One of the toughest royal defamation laws in the world protects Thailand’s monarchy, making any criticism of the powerful King Maha Vajiralongkorn all but impossible within the country.
As a pro-democracy movement gathers steam in Thailand, some student leaders have called for the repeal of the laws. Through this, anyone who are proven of defaming, insulting or threatening the king, queen, heir or regent will face with between three and 15 years in prison on each count under section 112 of Thailand’s penal code. But any criticism of any aspect of the monarchy including criticism posted or shared on social media is routinely interpreted as the law. Looking back, The most severe punishment so far is from a man that was sentenced to 35 years in prison for a series of posts on Facebook and comments on the royal family on 2017.
In view of this, The Pro-democracy groups in Thailand will hold a rally to urge the obliterate the law that penalizes insulting and criticizing the top royals of the nation as authorities adduce the act against protest leaders who are demanding reform of the monarchy.
Consequently, This coming 10th of december, the protesters who have been rallying regularly since mid-July in the capital city of Bangkok and other cities, will hold a sinificant event about it and to think of it, it’s Thailand’s Constitution Day and International Human Rights Day.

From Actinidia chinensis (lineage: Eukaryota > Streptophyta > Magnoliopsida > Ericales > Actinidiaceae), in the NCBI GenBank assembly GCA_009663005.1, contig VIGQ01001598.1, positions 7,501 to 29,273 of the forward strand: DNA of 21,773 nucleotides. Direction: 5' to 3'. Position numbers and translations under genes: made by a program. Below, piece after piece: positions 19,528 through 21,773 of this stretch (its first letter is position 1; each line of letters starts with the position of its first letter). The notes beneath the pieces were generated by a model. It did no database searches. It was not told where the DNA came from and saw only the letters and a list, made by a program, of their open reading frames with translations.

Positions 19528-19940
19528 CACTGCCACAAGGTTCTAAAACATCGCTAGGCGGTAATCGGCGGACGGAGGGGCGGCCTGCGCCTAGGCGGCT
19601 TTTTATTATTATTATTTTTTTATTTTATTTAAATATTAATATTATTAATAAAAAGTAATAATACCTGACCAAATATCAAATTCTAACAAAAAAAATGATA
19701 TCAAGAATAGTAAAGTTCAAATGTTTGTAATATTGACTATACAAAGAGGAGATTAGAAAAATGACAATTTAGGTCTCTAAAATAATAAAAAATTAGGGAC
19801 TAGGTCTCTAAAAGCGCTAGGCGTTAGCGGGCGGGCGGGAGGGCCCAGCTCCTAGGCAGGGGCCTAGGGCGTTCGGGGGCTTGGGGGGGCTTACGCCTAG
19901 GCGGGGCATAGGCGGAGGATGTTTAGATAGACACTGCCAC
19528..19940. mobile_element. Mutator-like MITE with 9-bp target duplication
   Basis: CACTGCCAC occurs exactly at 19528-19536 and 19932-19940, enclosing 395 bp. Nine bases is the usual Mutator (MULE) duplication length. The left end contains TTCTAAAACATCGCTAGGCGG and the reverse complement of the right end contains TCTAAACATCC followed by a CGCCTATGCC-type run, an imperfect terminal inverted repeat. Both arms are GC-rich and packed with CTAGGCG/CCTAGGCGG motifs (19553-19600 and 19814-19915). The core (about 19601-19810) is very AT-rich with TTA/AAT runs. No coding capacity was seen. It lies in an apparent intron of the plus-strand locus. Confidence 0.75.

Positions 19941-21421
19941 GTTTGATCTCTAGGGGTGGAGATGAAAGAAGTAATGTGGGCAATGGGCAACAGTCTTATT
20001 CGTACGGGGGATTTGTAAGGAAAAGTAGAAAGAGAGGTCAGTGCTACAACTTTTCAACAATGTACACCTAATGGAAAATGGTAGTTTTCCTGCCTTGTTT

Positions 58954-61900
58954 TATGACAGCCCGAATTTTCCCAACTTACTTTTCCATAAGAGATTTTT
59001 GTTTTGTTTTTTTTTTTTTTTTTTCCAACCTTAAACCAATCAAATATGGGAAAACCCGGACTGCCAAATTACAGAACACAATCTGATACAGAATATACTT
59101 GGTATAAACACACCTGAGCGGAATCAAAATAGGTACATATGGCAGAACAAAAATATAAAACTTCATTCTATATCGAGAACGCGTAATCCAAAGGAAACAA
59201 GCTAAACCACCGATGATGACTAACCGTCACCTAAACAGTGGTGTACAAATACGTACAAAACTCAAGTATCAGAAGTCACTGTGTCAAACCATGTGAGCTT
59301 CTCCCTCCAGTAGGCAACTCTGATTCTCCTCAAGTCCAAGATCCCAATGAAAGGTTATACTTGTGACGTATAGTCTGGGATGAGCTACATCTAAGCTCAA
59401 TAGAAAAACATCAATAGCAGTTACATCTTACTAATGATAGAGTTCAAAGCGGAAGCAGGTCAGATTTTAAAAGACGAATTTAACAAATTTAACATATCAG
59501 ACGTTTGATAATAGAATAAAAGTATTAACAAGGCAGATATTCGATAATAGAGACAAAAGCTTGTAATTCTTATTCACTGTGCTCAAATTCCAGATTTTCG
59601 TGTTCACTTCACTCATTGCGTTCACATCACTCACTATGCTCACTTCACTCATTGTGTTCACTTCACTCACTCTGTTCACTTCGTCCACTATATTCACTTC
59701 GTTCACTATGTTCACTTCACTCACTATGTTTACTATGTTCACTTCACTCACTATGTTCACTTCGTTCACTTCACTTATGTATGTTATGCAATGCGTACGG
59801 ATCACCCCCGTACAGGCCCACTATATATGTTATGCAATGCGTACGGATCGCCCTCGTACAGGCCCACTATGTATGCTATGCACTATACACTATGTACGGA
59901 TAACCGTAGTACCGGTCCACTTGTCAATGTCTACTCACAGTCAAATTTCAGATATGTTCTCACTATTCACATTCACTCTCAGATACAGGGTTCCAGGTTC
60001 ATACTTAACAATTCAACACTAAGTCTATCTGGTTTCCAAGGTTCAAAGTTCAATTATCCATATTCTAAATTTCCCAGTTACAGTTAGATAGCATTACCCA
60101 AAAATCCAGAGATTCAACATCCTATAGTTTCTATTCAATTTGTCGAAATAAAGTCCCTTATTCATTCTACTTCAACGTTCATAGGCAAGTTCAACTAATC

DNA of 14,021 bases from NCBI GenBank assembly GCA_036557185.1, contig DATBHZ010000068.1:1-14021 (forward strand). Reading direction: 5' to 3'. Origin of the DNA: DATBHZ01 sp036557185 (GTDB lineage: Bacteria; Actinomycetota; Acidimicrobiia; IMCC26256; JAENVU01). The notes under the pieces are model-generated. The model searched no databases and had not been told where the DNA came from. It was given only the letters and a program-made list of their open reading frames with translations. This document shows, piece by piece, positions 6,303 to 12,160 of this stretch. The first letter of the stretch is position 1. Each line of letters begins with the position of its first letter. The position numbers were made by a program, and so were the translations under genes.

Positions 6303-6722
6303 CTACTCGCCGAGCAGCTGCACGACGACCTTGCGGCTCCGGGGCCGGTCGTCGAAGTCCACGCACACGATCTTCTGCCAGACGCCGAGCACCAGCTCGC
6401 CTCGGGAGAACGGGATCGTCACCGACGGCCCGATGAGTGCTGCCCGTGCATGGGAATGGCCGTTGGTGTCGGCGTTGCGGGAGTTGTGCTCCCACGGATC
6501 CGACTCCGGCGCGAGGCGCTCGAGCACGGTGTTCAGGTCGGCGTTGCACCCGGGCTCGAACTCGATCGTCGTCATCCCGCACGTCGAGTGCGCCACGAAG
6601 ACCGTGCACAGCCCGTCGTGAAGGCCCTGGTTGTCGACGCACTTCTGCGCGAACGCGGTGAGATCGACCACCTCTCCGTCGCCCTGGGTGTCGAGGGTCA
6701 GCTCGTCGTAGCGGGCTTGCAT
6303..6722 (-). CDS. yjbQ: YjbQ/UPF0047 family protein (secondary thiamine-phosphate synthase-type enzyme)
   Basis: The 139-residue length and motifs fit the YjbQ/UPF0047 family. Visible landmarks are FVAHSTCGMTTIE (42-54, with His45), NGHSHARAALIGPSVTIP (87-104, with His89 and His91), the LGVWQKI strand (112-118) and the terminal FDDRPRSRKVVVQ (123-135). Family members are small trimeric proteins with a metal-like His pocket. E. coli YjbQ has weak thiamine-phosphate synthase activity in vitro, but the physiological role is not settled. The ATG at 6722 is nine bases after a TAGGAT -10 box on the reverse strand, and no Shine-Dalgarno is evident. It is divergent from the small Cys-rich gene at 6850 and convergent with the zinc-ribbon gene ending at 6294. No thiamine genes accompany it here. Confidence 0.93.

For this reason, It will be an agenda for more than a dozen protest leaders that face charges of lese majesty, which involve prison terms of up to 15 years as authorities seek to curb the growing taboo-breaking movement that calls for the retention of monarchy power.
Last month, Prime Minister Prayut Chan-o-cha, who rejected calls to quit, said that the government will enforce all laws available to deal with protesters who break the law and ignore other people’s rights and freedom. Along with this is Arnon Nampa, a lawyer for human rights and one of the protest leaders accused of lese majeste.
The call to government spokesperson Anucha Burapachaisri went unanswered, and the Royal Household Bureau refused to comment. The protest agenda calls for the amendment of the constitution in order to make it more democratic to make it fair. They are also seeking the resignation of Mr. Prayut and wishing that their movement will bring a positive result.